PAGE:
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An Integrated Multimodality Imaging and Precision Radiation Research Platform

J Shi

J Shi, T Udayakumar, N Dogan, A Pollack, Y Yang*, University of Miami Miller School of Medicine, Miami, FL


MO-DE-605-1 (Monday, July 31, 2017) 1:45 PM - 3:45 PM Room: 605

Purpose: To develop an integrated multimodality imaging and precision radiation platform that can be used for image guided radiotherapy and molecular assessment of treatment response. Image modalities include CT, bioluminescence tomography (BLT) and fluorescence molecular tomography (FMT).

Methods: CT faces challenges in differentiating poorly vascularized tumors from surrounding tissues. In contrast, BLT and FMT can directly monitor cancer activities using tumor-targeting molecular probes. CT, BLT and FMT have been integrated onboard previously developed image guided Small Animal Arc Radiation Treatment (iSMAART) platform to provide complimentary image information. The CT system is composed of a double-focus x-ray tube, a rotating animal stage and a flat panel detector. The BLT and FMT systems are composed of a CCD camera coupled with high-speed lens and optical filter, and aligned orthogonally to the CT system. A multi-wavelength laser was used to excite fluorophores for the FMT. All the image modalities were geometrically registered with each other. The CT provides animal anatomy to construct 3D meshes for BLT/FMT reconstruction. In vivo experiments were conducted on different orthotopic tumor models, i.e. prostate and breast tumors, to evaluate imaging performance, particularly in localizing the tumor and recovering its volume. Iodinated contrast CT was used to benchmark against BLT/FMT. In addition, tumor response following a single-fraction radiation of 5 Gy was assessed with CT and BLT.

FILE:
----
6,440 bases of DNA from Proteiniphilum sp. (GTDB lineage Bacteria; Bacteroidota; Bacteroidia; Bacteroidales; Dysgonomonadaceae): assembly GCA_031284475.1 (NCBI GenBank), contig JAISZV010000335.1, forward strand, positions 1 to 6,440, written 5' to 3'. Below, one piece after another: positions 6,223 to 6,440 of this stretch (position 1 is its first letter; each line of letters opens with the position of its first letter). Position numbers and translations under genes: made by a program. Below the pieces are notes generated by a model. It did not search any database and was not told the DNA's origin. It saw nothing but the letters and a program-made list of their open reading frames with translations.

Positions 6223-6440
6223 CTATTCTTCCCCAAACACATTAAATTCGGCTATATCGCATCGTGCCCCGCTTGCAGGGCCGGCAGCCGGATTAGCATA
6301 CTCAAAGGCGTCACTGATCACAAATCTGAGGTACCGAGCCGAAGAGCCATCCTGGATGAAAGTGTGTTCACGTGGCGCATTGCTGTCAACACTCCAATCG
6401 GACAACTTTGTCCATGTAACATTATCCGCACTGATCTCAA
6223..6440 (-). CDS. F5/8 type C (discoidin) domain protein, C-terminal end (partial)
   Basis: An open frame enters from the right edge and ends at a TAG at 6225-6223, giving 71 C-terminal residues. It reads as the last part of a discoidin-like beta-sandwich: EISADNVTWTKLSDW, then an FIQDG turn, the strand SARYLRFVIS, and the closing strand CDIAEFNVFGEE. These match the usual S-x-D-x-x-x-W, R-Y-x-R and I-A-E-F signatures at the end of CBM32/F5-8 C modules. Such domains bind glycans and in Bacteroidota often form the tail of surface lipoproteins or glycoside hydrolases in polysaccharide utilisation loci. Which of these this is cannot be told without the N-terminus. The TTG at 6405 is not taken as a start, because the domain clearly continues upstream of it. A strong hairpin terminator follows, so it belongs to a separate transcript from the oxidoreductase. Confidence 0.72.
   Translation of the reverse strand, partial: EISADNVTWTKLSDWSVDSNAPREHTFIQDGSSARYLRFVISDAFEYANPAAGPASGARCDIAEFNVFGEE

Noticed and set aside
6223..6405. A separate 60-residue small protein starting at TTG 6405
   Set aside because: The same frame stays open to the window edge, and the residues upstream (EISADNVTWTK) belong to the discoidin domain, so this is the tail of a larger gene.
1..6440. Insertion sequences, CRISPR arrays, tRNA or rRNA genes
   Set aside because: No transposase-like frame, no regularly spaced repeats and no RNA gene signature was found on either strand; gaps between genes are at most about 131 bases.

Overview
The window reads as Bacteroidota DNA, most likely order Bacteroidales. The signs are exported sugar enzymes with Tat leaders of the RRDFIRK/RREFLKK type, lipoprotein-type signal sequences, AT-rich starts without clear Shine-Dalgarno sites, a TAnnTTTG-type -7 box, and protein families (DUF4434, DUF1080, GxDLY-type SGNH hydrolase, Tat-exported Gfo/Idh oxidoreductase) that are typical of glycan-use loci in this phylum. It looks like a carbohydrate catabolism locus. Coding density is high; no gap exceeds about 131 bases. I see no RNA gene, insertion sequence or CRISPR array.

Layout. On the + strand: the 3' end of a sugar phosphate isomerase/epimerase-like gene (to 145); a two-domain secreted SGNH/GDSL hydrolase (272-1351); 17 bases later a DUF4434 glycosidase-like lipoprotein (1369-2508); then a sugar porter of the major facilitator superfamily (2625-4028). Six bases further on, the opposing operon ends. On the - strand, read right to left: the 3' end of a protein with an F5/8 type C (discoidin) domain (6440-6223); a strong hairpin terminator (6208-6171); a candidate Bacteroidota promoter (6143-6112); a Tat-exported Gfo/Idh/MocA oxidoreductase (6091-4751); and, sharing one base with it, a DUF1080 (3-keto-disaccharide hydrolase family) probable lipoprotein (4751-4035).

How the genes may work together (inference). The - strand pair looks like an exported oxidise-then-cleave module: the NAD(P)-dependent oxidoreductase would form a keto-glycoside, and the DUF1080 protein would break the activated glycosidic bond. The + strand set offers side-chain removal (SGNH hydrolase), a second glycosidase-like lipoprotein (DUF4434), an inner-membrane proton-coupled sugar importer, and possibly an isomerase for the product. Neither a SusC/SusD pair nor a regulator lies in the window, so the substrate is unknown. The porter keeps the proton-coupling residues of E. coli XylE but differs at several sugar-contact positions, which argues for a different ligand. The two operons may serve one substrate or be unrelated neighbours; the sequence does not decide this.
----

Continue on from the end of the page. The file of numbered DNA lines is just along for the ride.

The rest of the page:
Results: The precision for CT-guided irradiation is <0.4mm. The difference in the tumor location between BLT/FMT and CT is <0.5mm. There were strong correlations in the tumor volume between BLT and CT (R² = 0.87) and between FMT and CT (R²=0.94). CT/BLT quantitatively assessed the tumor response following radiation.

Conclusion: Based on high-quality multimodality imaging, the iSMAART can accurately map the animal anatomy, precisely guide tumor irradiation, reliably evaluate treatment response, and thus is an invaluable platform for preclinical radiobiology research.

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